The National Nursing Shortage is affecting rural areas
The nationwide nursing shortage is hitting small communities hardest. And, it’s because when it comes to recruiting, small communities just can’t compete. This forces hospital staff to stop offering some procedures and work several jobs at once.
HOUSTON – The nationwide shortage of nurses at hospitals is hitting small communities hardest.
And that’s because, when it comes to recruiting, small communities just can’t compete. This forces their hospitals’ staff to stop offering some procedures or even work several jobs at once.
One year ago, baby Fatimah was born less than 20 minutes after her mom entered of OmniPoint Health Hospital in Anahuac, Texas. She was trying to get to a hospital with a maternity ward but couldn’t make the 30-mile drive.
Fatimah’s mom said, “Something would have probably gone wrong because there is no doctor, and we didn’t know what to do.”
William Kiefer is the CEO of OmniPoint Health. He is also a nurse and had to step in and help the night of Fatimah’s birth.
He said he’s been short-staffed since the beginning of the COVID-19 pandemic.
“We’ve had situations where for a shift, we’ve only had one nurse and one tech,” Kiefer said.
Staff at nearby Riceland Hospitals in Winnie, Texas, said they’re also feeling the strain.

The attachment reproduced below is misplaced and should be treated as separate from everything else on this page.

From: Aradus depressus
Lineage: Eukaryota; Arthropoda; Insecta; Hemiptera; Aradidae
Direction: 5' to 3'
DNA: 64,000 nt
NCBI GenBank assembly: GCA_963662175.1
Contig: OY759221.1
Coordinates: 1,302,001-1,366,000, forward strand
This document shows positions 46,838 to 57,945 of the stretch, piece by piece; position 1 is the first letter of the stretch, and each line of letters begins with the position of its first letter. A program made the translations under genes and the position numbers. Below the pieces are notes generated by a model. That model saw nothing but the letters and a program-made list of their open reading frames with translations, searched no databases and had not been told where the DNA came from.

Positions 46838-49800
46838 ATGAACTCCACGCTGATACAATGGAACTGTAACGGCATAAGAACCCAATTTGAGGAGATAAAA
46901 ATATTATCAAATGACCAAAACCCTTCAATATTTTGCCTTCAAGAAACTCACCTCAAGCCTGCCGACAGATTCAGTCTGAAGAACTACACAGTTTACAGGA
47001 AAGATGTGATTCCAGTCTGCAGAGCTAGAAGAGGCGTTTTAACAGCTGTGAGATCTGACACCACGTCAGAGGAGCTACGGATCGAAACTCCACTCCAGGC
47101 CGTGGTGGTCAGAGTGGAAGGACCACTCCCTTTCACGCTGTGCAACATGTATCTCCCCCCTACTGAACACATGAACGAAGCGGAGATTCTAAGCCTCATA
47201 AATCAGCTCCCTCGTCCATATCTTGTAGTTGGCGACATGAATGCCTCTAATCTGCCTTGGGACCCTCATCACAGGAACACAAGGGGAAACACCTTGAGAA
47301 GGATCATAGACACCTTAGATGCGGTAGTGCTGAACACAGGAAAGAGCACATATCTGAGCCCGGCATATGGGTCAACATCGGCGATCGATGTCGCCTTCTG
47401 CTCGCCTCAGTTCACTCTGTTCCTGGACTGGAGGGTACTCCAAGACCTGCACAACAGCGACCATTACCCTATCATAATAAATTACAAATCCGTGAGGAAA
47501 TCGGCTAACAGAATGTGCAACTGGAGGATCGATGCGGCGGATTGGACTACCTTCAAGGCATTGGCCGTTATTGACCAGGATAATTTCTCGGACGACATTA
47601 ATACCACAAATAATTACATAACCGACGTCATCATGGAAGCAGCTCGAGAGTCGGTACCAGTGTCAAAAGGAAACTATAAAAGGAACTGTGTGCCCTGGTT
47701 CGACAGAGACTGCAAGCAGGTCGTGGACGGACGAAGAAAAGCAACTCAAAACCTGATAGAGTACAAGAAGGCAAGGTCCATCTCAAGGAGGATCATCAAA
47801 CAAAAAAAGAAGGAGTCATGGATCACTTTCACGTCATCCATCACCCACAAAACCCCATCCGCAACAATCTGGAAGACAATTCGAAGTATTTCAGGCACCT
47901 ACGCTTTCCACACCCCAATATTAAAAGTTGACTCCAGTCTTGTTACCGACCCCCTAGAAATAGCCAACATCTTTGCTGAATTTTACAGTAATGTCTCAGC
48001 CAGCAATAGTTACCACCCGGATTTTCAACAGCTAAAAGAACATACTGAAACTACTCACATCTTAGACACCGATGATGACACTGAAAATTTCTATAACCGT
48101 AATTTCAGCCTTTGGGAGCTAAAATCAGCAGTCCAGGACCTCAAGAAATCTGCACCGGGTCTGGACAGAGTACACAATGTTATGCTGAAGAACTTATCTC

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“The nursing ratio is like six patients to one nurse. And it’s supposed to be at least three patients or four patients per nurse,” said Sushanta Goswami, Riceland Hospitals chief of staff.
The U.S. Bureau of Labor Statistics has projected that 1.1 million additional nurses are needed to avoid a further nursing shortages in 2022.
This gap is expanding health care deserts across the country, because rural hospitals must compete with larger hospitals and staffing agencies with more resources.
“We’re offering a $5,000 sign-on bonus, which is a lot for us. But there are areas just right around us that are offering $35,000 sign-on bonuses. And so you do the math, right?” Kiefer added.
Rural areas must increase salaries in order to get more staff and this sometimes means sacrificing services that aren’t used often.
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When the pandemic first hit, Riceland Hospital in Winnie stopped elective surgeries – now they are back, thanks to funds from the federal government. In OmniPoint Health Hospital, respiratory therapy and surgery services were closed permanently.
“Otherwise we would not have had the money, and we would likely be losing more of our employees to entities that are paying more,” Kiefer said.
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The National Rural Health Association has been looking to close inpatient services in rural areas, requiring patients to be transferred out in less than 24 hours.
As for as the nursing shortage, Georgia and Kentucky have requested help from their states’ national guard units, and in Louisiana more than 50 hospitals have asked for assistance.
National nursing shortage hitting rural America hardest appeared first on maserietv.com.